The lady next me was a tall lean figure of a woman, of about
thirty-six; the other of the same size and make, of about forty; there
was no mark of wife or widow in any one part of either of them-they
seem'd to be two upright vestal sisters, unsapp'd by caresses, unbroke
in upon by tender salutations: I could have wish'd to have made them
happy-their happiness was destin'd, that night, to come from another
A low voice, with a good turn of expression, and sweet cadence at
the end of it, begg'd for a twelve-sou piece betwixt them, for the love
of Heaven. I thought it singular that a beggar should fix the quota of
an alms-and that the sum should be twelve times as much as what is
usually given in the dark. They both seem'd astonish'd at it as much as
myself.-Twelve sous! said one.-A twelve-sou piece! said the other-and
made no reply.
The poor man said, he knew not how to ask less of ladies of their
rank; and bow'd down his head to the ground.
Poo! said they-we have no money.
The beggar remained silent for a moment or two, and renew'd his
Do not, my fair young ladies, said he, stop your good ears against
me.-Upon my word, honest man! said the younger, we have no change.-Then
God bless you, said the poor man, and multiply those joys which you can
give to others without change!-I observed the elder sister put her hand
into her pocket.-I'll see, said she, if I have a sou.-A sou! give
twelve, said the supplicant; Nature has been bountiful to you, be
bountiful to a poor man.
I would, friend, with all my heart, said the younger, if I had it.
My fair charitable! said he, addressing himself to the elder-what
is it but your goodness and humanity which makes your bright eyes so
sweet, that they outshine the morning even in this dark passage? and
what was it which made the Marquis de Santerre and his brother say so
much of you both as they just pass'd by?
The two ladies seemed much affected; and impulsively at the same
time they both put their hands into their pocket, and each took out a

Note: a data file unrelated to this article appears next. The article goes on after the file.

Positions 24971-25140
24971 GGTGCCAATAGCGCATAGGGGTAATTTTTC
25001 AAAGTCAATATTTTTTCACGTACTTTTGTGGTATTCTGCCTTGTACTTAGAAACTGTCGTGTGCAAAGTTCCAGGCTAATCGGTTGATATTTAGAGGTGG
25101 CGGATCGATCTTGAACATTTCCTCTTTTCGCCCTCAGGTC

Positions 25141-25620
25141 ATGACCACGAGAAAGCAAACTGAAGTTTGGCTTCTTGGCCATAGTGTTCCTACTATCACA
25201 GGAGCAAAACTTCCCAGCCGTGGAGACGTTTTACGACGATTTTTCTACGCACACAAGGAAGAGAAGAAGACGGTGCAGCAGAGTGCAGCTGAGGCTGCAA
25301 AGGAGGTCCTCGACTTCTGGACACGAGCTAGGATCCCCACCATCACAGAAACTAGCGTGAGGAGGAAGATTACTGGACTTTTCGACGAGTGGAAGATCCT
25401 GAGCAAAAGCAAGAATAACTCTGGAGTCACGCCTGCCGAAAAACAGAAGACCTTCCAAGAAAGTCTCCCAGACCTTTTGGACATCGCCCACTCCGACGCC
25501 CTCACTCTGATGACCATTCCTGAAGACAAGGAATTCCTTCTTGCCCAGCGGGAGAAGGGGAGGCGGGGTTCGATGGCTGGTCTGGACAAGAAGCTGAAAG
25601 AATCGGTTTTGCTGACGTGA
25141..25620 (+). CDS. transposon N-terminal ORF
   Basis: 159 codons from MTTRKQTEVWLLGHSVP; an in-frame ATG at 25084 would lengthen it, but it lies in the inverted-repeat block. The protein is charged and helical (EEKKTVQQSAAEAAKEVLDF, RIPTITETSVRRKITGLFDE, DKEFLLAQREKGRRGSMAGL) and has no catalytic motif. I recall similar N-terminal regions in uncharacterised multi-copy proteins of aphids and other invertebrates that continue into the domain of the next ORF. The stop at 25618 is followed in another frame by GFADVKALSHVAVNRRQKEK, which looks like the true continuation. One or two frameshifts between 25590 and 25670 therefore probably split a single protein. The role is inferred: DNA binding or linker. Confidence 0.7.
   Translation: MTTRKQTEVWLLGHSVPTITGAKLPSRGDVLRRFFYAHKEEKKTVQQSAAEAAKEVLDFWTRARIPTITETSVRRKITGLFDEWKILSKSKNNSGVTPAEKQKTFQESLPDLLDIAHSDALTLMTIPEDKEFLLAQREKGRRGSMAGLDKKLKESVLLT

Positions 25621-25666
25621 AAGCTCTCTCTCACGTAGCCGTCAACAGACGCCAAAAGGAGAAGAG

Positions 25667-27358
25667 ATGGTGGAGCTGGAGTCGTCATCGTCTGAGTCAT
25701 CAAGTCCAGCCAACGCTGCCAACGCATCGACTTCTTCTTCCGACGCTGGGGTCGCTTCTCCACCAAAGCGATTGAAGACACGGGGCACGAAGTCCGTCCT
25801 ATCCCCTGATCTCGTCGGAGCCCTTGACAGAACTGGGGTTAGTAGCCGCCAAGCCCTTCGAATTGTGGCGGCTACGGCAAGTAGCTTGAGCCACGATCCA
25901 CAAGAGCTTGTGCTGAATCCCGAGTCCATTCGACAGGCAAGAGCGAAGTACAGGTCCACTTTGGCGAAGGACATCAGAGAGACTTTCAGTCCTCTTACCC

The contest betwixt them and the poor supplicant was no more-it was
continued betwixt themselves, which of the two should give the
twelve-sou piece in charity-and to end the dispute, they both gave it
together, and the man went away.
62. The Riddle Explained. Paris
I STEPP'D hastily after him: it was the very man whose success in
asking charity of the women before the door of the hotel had so puzzled
me-and I found at once his secret, or at least the basis of it-'t was
Delicious essence! how refreshing art thou to nature! how strongly
are all its powers and all its weaknesses on thy side! how sweetly dost
thou mix with the blood, and help it through the most difficult and
tortuous passages to the heart!
The poor man, as he was not straiten'd for time, had given it here
in a larger dose: 't is certain he had a way of bringing it into less
form, for the many sudden cases he had to do with in the streets; but
how he contrived to correct, sweeten, concenter, and qualify it-I vex
not my spirit with the inquiry-it is enough, the beggar gain'd two
twelve-sou pieces-and they can best tell the rest, who have gain'd much
greater matters by it.
WE get forwards in the world, not so much by doing services, as
receiving them; you take a withering twig, and put it in the ground;
and then you water it because you have planted it.
Monsieur le Comte de B--, merely because he had done me one
kindness in the affair of my passport, would go on and do me another,
the few days he was at Paris, in making me known to a few people of
rank; and they were to present me to others, and so on.
I had got master of my secret just in time to turn these honors to
some little account; otherwise, as is commonly the case, I should have
din'd or supp'd a single time or two round, and then by translating
French looks and attitudes into plain English, I should presently have
seen, that I had got hold of the couvert 7 of some more entertaining
guest; and in course should have resigned all my places one after
another, merely upon the principle that I could not keep them.-As it
was, things did not go much amiss.
I had the honor of being introduced to the old Marquis de B--: in
days of yore he had signaliz'd himself by some small feats of chivalry
in the Cour d'amour, and had dress'd himself out to the idea of tilts
and tournaments ever since-the Marquis de B-- wish'd to have it thought